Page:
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Wednesday, June 24, 2009

Lessons learned

The late Peter Bernstein had much to offer...

Jason Zweig had this to say (excerpts):

Investing has yielded a few stars so famous they are known by first name. Warren Buffett is one. Peter L. Bernstein -- the economist, investment consultant and prolific author who died on June 5 at 90 -- was another.

In his almost 70-year career, he taught economics at Williams College, worked as a portfolio manager at Amalgamated Bank and ran the investment-counseling firm of Bernstein-Macaulay, co-founded by his father and Frederick Macaulay, who invented the modern discipline of bond investing.

In 1974, as Wall Street was suffering its worst market decline since 1929, Mr. Bernstein co-founded the Journal of Portfolio Management to improve risk management with insights from academic research.

In 1970, he asked rhetorically, "What are the consequences if I am wrong?" and said "no investment decisions can be rationally arrived at unless they are [based upon] the answer to this question." He counseled investors to take big risks with small amounts of money rather than small risks with big amounts of money.

The same focus on the consequences of error was one of the main themes of "Against the Gods," which he published more than a quarter-century later.

Also in 1970, Mr. Bernstein wrote: "We simply do not know what the future holds." Over the ensuing decades, he returned again and again to that phrase in his speeches, articles and books, because he felt it captured the central truth about investing.

Asked in 2004 to name the most important lesson he had to unlearn, he said: "That I knew what the future held, that you can figure this thing out. I've become increasingly humble about it over time and comfortable with that. You have to understand that being wrong is part of the [investing] process."

I've read many books and articles over the years written by Mr. Bernstein and always felt fortunate that he shared his thoughts and insights. The willingness to accept uncertainty in the realm of investing (and life in general) is a valuable lesson.

( re: uncertainty see also here here here and here)

There were many who did not ask the question: what if I am wrong?

I can not predict, but I can observe. The trick is learning what observations are worth making and then using that information to construct workable contingencies.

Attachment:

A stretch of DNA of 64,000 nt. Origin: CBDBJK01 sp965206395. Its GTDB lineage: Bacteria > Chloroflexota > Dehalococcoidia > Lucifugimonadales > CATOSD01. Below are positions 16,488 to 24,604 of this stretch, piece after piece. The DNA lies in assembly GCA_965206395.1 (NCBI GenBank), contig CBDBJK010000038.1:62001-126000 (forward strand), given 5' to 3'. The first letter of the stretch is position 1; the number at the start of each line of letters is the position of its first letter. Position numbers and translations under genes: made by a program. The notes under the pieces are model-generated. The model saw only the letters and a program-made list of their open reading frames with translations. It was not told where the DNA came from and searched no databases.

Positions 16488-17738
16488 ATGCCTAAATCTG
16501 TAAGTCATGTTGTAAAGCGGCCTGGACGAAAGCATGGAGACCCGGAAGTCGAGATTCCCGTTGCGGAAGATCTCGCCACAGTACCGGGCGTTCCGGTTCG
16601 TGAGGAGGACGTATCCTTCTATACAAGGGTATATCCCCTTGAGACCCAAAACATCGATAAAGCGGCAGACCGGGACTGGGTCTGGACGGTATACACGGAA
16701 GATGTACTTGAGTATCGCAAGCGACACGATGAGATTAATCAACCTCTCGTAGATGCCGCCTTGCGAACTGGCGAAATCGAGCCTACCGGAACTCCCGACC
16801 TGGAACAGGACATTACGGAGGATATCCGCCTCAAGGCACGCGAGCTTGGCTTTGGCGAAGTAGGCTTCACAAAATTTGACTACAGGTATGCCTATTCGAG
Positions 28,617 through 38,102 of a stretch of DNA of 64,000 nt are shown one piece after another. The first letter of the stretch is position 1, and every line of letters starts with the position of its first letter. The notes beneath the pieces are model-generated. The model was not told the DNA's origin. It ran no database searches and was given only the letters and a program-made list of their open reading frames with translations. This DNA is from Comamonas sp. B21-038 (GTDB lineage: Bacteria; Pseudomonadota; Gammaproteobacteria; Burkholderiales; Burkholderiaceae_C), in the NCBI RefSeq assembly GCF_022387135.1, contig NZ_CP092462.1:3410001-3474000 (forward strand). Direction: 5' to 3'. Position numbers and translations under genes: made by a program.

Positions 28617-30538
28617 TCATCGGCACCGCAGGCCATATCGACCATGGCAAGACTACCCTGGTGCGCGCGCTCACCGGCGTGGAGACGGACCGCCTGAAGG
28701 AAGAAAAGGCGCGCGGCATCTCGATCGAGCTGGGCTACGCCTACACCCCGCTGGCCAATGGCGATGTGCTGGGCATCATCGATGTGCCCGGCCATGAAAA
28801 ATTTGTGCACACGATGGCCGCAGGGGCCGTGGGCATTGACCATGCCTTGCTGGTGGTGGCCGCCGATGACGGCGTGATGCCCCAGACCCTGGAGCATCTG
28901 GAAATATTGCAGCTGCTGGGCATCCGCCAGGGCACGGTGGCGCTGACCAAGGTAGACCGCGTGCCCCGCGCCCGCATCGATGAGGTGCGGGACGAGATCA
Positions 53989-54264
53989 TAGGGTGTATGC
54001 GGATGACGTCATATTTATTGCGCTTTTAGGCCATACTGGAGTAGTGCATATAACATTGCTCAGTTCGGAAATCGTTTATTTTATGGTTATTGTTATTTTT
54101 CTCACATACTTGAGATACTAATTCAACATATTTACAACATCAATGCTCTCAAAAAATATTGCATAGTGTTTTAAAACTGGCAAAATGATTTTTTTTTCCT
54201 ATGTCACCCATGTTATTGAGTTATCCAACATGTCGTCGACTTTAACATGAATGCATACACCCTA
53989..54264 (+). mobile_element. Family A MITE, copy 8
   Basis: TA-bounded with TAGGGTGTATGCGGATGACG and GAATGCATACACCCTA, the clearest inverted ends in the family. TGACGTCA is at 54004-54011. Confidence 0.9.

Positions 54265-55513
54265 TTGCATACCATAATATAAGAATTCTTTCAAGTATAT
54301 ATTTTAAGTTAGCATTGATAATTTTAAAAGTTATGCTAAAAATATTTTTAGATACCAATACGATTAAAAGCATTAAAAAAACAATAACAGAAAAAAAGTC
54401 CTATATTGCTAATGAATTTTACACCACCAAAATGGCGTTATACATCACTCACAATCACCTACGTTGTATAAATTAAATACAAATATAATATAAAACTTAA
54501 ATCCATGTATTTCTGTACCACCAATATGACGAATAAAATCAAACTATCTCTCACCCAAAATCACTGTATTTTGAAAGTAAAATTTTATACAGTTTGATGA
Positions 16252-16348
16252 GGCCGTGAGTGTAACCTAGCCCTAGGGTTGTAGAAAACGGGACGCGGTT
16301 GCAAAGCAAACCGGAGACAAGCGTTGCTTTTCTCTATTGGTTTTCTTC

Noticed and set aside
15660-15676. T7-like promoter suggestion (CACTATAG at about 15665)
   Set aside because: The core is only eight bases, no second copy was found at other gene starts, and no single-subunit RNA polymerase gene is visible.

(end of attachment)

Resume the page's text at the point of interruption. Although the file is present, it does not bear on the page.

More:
Sunday, June 14, 2009

I See London, I See France...

Off to London, Paris, and Southern France for three weeks to give the kids a chance to see a bit of the world.

No blogging for me during that period, but maybe my coblogger will step up to the plate.

Thursday, June 11, 2009

What's News?

I'm sorry, but the entire punditocracy has missed the point.

It is NOT news that someone in show business makes an intensely rude, crude, lewd, insulting, disgusting and/or despicable comment regarding an entirely inappropriate subject. Indeed, if we demanded an apology every time that happened, we'd never get anything else done.

The point is that Letterman's comment is a shot across the bow. He is saying, "Governor Palin, if you so much as poke your nose outside the great State of Alaska, we will insult and smear and humiliate and hound you and your family and your community and anybody who thinks or even looks like you until you feel so degraded and miserable that you run back home with your tail between your legs and never, ever come back. We hate you, we fear you, we loathe you, and we will stop at nothing to destroy you."

That's the news.

Fire up the Skeptics

Everyone is a Skeptic when it comes to religion. There are so many religions that it is impossible to be a believer in all of them so we are Skeptical about at least some of them. For the most part, we keep our Skepticism to ourselves because there is limited downside to letting others believe in whatever they choose to believe in as long as their attempts to convert the rest of us to their beliefs are kept within reasonable bounds.

However, if a religion exceeds those bounds, Skeptics will come out of the woodwork to attack that religion. Nobody wants to belong to a church that they believe is False. The propensity to not belong to someone else's church is so strong that wars have been fought over this sort of thing.

The Church of Human Induced Catastrophic Global Warmenism has exceeded reasonable bounds in trying to convert us all. This Church wants to use the full force and authority of the governments worldwide to force us to join. They want to limit our economic and political freedoms to force us to at least behave as if we believe.

To a great number of people, this is simply not acceptable and, sure enough, there is surge of Skeptics appearing all over the world.

I am one of those Skeptics. The science and economics on which the Church rests is full of holes, and unless that religion is one you wish to subscribe to, it may be safely ignored. If you do wish to subscribe to Global Warmenism, by all means please do so and limit your own energy usage and material consumption as you see fit.

Just don't impose your religion on the rest of us. Thanks.

Monday, June 01, 2009

Radical Christianists

Though not personally religious, I've argued numerous times that Christianity post-reformation is a peaceful and constructive religion.

Murders like this one undermine my argument.